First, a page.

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    Economic theory tells us that even when mainly concerned with price stability, a central bank should target economic activity. This because on one side the effects of monetary policy on prices pass through economic activity, and on the other economic activity is a good indicator of expected (and future) inflation. Hence, I believe that there is room for a more proactive policy on the part of the ECB. This would also help to cancel the feeling of inertia that the public has about past monetary policy. A more flexible interpretation of the Stability Pact would increase the room for manoeuvre of fiscal policy to counteract country specific shocks and asymmetric effects of the unique monetary policy of the EMU. As such, it would help balance the European policy mix, that today places too much emphasis, and consequently too much burden on the ECB. If part of the job of stabilizing the economy is done by fiscal policy, the pressure on the ECB will decrease. On the contrary, in the present situation when a strict application of the SGP call for a procyclical fiscal policy, monetary policy has to act both to reshuffle the economy and to compensate for the restrictive fiscal policy, which may be impossible at a too low rate of inflation. Finally, it is hard to tell, in present circumstances, how monetary policy will be affected by the problem of ageing society in Europe. It may be that inflationary pressures will be dominant, calling for a more restrictive role by the ECB; but it may as well be that, if mass unemployment persists, ageing of the society will have deflationary effects. We have to conclude that monetary policy today should aim, even more convincingly, to full employment.

    Assessment of ECB Action.

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    An assessment of the conduct of monetary policy in Europe must necessarily be made along two distinct and complementary lines. The first is a comparison with the policies followed in the past. The second line has to assess whether monetary policy is adapted to the new conditions that came into existence with the inception of the Euro. The picture with respect to these two criteria is mixed. Monetary policy has certainly improved with respect to the policies followed in the 1990s, during the run up to the euro. In fact, the ECB proved to be much more growth friendly than its predecessors. On the other hand, though, the challenges posed by the new environment, the management of a large open economy, have not been internalized by the ECB, that was less reactive than the Fed, and too focussed on current inflation. The tightening of monetary conditions in the euro zone, mainly due to the euro appreciation, was not sufficiently cautioned by monetary policy. Especially considering the poor economic performances of the euro zone in the past few years, we must conclude that monetary policy was not helpful in fostering growth recovery in the euro area. The ECB did not fully recognise its new responsibility of conducting the monetary policy of a “big country”.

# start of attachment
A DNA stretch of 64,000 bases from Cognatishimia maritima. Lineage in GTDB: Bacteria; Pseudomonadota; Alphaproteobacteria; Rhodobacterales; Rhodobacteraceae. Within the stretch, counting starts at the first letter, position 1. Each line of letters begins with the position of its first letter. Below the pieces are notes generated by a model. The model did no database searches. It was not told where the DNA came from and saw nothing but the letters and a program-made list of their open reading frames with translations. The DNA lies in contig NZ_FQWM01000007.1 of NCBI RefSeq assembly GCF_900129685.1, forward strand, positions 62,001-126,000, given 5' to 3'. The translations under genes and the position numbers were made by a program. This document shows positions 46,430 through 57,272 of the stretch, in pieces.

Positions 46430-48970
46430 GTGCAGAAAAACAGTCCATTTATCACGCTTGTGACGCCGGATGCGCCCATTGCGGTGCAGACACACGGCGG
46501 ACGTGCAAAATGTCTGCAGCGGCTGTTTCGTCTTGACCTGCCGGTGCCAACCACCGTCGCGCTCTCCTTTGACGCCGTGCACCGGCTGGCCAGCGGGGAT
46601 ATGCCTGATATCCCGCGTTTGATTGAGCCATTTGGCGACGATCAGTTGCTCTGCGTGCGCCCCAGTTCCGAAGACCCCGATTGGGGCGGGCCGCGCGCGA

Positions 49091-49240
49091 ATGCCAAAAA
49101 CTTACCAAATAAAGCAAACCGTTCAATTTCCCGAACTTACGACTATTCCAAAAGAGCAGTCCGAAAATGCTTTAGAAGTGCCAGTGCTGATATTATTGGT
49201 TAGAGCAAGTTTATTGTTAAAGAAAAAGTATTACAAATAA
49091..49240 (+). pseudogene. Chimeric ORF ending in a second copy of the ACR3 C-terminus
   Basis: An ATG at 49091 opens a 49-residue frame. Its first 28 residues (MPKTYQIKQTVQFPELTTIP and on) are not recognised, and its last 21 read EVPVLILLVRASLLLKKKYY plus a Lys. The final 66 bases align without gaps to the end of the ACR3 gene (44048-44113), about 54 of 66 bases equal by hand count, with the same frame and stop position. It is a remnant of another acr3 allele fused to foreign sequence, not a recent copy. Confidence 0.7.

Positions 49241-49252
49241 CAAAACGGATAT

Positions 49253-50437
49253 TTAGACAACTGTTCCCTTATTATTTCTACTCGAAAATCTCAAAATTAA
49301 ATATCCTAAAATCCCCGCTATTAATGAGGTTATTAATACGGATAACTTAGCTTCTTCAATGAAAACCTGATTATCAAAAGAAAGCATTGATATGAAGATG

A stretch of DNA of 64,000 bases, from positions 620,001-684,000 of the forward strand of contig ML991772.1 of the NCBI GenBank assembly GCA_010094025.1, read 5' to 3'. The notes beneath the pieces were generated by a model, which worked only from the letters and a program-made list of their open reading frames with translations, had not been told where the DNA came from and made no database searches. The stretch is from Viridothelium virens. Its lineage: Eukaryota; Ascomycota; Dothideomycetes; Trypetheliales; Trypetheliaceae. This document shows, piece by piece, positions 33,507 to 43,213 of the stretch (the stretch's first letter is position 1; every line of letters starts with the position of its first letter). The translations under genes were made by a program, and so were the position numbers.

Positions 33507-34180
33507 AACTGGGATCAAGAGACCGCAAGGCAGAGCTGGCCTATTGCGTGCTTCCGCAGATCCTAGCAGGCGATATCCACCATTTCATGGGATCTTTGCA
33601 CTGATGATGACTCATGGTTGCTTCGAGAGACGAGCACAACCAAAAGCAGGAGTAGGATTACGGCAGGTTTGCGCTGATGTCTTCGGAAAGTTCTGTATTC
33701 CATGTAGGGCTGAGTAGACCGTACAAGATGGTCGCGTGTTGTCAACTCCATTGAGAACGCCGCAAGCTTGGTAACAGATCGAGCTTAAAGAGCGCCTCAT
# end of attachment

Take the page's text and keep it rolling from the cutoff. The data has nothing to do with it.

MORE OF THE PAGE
Fiscal Indiscipline: Why no reaction yet by the markets?.

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    Two stylized facts emerge as we observe the evolution of public finances in the past few years. The first is a general trend towards a deterioration of fiscal positions, mainly due to cyclical factors (the persistently deceiving growth performance of the Euro zone). The second, a remarkable lack of reaction of financial markets (long term rates) to this deterioration. This is a puzzling set of findings, as the theory tells us that long term rates should react to larger deficits either because they indicate future tightening of monetary policy, or because they require a risk premium. A first explanation of this puzzle is straightforward: markets have perceived the system as well designed in spite of the latest development and hence did not react to the worsening of fiscal position, seen as temporary and harmless; such an interpretation nevertheless may be dismissed on the ground that if the system was perceived as good and well functioning, its very recent modification (March 2005) should have triggered a negative reaction that until now did not materialize. A more convincing explanation recognizes that markets do not focus on public finances alone, but look at more general conditions concerning Saving and Investment. With such a global perspective in mind, long term sustainability does not seem more at risk today than it were a few years ago; hence, the lack of reaction of markets is all but paradoxical, but may simply reflect the lack of credibility of the current formal fiscal framework for Europe.

    Stability (and Growth) Pact and Monetary Policy.